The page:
The work of Alberto Campo Baeza pursues purity. Striving to be soul without body, he expresses ideas through geometry and light, stripping the building of its material nature so that it levitates weightlessly, free from its earthly prison. Oblivious to the tough constrictions of functional programs or constructive pragmatism, his architecture has a polished, pristine purity that we find published with ethereal images. In them one can glimpse at a world free of the turbulences of the century, protected and perfect in its crystallographic exactitude, spiritual and lyrical in its aerial substance, immaterial and luminous in its unseizable reality. Perfectly outlined and paradoxically blurred, this oeuvre becomes fixed in visual memory to render it immediately recognizable, through the colorless abstraction of its taut surfaces or through the translucent atmosphere of its prismatic volumes.
In the extreme purity of the form and in the aesthetic seduction of the image lies the pedagogical popularity of Campo Baeza, charismatic professor for almost fifty years at the Madrid School of Architecture, at first under the fatherly shadow of Javier Carvajal, and later from his own chair, made into a precinct of artistic elegance and cultural sensibility. Revered by his students, the architect returned this devotion with a priestly dedication to teaching, leaving a lasting impression on hundreds of youngsters, who would join the profession anointed with the holy oils of architecture as poetic calling. In contrast to other more prosaically sociological, politically militant, or eclectically disciplinary attitudes, the influence of Campo Baeza was built on the two pillars of purity and art, sparking the trivial reproach of having locked himself in an ivory tower.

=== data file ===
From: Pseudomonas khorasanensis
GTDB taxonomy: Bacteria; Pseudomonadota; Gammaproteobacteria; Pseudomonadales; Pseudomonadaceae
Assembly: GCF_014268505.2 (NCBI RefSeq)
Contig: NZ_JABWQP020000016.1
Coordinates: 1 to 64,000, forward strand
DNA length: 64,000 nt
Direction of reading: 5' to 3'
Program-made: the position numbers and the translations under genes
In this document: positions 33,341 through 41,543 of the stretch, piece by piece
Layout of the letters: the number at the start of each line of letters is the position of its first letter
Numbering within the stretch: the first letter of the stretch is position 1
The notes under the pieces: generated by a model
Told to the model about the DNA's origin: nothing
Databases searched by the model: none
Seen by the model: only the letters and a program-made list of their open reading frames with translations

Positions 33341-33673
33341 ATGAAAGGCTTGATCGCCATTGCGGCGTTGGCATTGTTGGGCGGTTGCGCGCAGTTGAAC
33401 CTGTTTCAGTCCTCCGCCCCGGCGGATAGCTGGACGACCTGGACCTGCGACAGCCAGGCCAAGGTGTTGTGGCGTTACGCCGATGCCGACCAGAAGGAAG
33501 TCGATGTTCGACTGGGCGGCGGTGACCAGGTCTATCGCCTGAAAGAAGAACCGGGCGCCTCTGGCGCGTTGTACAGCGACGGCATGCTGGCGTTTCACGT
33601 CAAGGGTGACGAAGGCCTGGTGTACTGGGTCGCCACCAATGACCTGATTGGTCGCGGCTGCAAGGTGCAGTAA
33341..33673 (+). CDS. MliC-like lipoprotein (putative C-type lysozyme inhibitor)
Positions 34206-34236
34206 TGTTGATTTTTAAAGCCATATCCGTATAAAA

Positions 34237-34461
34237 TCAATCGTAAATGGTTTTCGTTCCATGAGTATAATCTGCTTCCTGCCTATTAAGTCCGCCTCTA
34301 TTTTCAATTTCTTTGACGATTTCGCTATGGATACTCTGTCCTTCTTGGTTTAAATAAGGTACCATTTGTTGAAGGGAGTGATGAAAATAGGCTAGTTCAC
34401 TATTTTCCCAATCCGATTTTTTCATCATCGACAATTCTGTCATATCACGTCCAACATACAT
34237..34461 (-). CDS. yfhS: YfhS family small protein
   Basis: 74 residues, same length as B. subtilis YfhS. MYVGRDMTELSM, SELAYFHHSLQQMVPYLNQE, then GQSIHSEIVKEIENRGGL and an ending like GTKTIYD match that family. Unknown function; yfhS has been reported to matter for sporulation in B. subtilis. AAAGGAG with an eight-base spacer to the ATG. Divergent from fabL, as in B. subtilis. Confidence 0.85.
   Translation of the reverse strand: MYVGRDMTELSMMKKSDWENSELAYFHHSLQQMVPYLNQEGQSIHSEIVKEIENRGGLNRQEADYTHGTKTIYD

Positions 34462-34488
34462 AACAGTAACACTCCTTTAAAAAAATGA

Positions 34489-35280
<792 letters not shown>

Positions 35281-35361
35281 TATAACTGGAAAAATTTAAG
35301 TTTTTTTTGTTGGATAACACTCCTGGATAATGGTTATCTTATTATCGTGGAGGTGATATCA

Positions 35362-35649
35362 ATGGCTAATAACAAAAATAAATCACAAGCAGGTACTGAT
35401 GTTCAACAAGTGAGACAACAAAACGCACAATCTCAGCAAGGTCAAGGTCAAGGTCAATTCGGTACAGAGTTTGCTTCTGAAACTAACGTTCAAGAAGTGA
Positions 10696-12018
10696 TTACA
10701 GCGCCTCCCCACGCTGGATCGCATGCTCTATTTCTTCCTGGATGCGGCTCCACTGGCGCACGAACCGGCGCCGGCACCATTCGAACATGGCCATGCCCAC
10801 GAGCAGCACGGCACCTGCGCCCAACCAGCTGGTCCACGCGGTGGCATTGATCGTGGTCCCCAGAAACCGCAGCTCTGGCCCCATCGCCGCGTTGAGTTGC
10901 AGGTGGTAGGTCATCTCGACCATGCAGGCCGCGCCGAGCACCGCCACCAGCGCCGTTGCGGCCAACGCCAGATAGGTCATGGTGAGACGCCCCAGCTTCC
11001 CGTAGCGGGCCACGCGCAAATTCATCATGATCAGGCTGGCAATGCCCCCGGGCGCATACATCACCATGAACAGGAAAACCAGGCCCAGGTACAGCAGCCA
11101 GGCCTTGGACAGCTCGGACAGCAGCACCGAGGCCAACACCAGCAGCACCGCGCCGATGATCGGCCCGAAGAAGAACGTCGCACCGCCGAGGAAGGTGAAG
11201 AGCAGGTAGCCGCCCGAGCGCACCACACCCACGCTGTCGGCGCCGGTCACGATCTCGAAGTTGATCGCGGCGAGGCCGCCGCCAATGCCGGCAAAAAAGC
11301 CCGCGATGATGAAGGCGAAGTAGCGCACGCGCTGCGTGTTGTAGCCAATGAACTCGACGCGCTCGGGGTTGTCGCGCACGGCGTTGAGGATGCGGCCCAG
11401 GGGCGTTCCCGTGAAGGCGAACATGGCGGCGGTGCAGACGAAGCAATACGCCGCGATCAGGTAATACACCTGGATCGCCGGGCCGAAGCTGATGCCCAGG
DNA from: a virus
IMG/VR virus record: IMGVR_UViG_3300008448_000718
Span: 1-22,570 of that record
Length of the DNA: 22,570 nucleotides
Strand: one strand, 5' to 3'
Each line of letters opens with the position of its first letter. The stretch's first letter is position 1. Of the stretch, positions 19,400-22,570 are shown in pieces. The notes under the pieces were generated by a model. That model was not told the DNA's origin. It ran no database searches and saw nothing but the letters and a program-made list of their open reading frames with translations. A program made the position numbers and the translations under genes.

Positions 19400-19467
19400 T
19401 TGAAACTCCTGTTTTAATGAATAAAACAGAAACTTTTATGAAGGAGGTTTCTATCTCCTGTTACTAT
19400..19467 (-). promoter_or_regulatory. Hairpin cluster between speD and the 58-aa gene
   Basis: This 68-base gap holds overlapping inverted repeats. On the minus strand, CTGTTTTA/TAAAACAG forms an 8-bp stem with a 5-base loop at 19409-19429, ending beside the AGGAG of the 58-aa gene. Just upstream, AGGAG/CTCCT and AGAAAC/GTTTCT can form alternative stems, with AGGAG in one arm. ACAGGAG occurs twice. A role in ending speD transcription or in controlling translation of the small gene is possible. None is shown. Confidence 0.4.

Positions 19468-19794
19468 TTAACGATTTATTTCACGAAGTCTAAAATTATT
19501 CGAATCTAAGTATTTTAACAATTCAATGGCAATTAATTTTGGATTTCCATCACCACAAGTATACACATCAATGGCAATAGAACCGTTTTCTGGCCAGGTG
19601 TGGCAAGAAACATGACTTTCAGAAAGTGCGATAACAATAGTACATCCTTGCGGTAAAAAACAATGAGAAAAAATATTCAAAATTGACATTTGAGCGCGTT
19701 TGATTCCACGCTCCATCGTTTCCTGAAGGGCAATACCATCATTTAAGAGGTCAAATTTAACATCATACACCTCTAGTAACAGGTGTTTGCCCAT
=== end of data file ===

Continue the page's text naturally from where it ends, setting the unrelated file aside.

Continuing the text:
However, the angelical nature of the works does not preclude their contamination with a critical dimension that makes them witnesses of their time. The House of the Infinite, a laconic platform facing the Altantic, cannot be censored for lacking protection from the sun and wind, because its legitimacy lies in the portrayal of today’s subordination of the tactile to the visual; the Savings Bank of Granada, a prism of cyclopean structure, should not be assessed from the logic of an office building, because its monumentality reflects the symbolic protagonism of the local financial entities; and the Advisory Board of Castilla y León, a glass piece enclosed in a hermetic perimeter wall, does not deserve being mentioned for refusing to benefit from the views of the Cathedral, because there is no better representation of the endogamic isolation of current political elites. Polished purity can also be poignant.